If you have ever thought about selling property to relatives or someone involved with an estate so that you can take a tax deduction, you might want to rethink your plan. A specific part of the United States tax laws forbids deductions for this kind of transaction.
The law, 26 U.S.C. § 267, says that you cannot receive a tax deduction for any loss you realize on a sale or exchange of property between “related taxpayers”. Related taxpayers include:
- Family members
- A trust creator and a trustee
- Trustees of two different trusts, if the trusts have the same creator
- A trustee and a beneficiary
- A trustee of one trust and a beneficiary of another, if the trusts have the same creator
- An estate executor estate and a beneficiary of the estate, except if the sale/exchange satisfies a bequest made in the will
26 U.S.C. § 267(b). Related taxpayers also include related corporations and people in some other close relationships.
Situations When a Sale to Related Taxpayers Might Tempt You
Maybe you were thinking about helping out a family member while also getting a tax deduction. You thought that you could sell him or her some securities or real estate at a loss. Then you thought you could take a tax deduction and also decrease the value of your taxable estate. Unfortunately, 26 U.S.C. § 267 does not allow a deduction for this kind of sale.
Alternatively, maybe you are the trustee of a family trust, and you want to sell some of the trust property to a beneficiary for cheap. You might even think that the beneficiary could sell the property back to the trust later, or sell it to a third party who can sell it back to the trust. No tax deduction is permitted under these circumstances – even if the sale is indirect using an intermediary buyer.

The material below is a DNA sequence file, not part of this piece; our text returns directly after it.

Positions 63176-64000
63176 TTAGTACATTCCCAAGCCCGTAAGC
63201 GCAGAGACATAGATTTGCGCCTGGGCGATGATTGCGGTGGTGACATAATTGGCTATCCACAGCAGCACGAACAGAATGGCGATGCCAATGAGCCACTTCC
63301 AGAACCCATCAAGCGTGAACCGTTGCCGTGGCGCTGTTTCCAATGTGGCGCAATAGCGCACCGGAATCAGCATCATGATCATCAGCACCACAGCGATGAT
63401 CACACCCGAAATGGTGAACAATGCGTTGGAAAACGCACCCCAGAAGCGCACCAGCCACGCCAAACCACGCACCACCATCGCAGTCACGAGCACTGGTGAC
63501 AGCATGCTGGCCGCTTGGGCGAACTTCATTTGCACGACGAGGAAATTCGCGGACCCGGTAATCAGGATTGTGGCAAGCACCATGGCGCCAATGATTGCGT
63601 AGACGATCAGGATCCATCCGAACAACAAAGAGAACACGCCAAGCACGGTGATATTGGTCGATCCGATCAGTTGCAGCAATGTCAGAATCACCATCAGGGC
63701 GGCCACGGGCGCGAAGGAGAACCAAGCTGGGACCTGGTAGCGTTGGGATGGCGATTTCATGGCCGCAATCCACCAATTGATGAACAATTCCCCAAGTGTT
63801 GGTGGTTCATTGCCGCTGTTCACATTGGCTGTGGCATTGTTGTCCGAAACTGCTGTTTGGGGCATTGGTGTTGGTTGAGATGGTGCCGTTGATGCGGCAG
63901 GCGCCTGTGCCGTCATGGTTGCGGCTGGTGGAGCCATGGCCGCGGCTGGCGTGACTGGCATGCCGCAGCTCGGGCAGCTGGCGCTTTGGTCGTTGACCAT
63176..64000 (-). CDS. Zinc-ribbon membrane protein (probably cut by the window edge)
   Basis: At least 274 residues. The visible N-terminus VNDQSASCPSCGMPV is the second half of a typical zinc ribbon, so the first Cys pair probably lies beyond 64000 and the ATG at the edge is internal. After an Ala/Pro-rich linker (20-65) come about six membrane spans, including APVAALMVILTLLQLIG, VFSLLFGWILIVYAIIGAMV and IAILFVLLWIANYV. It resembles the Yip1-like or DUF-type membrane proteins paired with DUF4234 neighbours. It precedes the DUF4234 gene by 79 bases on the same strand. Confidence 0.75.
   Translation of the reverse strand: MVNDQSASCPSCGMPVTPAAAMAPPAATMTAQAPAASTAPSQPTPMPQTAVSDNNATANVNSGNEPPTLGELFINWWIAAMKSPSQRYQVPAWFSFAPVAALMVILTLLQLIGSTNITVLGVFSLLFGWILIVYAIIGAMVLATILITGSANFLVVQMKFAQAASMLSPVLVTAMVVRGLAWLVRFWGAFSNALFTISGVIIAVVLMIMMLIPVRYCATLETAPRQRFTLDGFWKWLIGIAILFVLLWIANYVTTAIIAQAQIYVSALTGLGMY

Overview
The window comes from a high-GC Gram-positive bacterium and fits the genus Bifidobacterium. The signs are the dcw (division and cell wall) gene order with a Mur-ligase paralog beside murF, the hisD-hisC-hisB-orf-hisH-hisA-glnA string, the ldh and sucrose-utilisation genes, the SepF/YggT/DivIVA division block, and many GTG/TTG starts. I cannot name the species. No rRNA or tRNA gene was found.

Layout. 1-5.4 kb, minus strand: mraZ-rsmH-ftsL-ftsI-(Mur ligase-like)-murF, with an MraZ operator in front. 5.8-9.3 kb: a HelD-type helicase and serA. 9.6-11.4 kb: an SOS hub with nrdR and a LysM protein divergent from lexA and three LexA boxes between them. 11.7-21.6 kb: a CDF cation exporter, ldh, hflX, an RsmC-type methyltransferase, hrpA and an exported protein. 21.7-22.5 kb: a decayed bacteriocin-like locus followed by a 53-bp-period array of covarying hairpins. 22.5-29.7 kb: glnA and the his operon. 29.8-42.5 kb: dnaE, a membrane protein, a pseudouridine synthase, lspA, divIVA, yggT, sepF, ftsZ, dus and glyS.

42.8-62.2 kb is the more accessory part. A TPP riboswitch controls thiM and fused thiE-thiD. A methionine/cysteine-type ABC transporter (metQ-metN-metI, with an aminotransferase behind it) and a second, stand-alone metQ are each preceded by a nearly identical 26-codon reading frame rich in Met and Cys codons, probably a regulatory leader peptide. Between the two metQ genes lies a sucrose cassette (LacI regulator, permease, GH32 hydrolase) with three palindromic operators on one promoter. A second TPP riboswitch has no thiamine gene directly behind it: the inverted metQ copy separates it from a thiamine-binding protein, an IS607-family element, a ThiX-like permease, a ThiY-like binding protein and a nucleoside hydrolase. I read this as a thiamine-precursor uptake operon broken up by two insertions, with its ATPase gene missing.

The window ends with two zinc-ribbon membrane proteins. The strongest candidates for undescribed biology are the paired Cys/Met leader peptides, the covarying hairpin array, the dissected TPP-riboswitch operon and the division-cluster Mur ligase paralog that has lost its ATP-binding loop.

In addition, you might face additional consequences as a trustee for making this kind of sale. The property that you want to sell at a loss might be worth much more on the open market. By deciding to sell, you could be costing the trust and its beneficiaries a lot of money. If there are multiple beneficiaries, the ones not involved in the sale may object and ask for court intervention due to a breach of trustee duties.
In sum, you must take care when selling property – especially as a trust fiduciary – that you will realize all the tax benefits you expect. Consult an estate planning lawyer for help with tax planning as a trustee or for your own estate.
Planning your estate? Look to Janet Brewer, Esq. for thorough and thoughtful estate planning advice. Janet’s more than 20 years of legal experience will give you confidence and peace of mind. To schedule a “Get Acquainted” meeting, visit Janet's website or call her office at (650) 469-8206.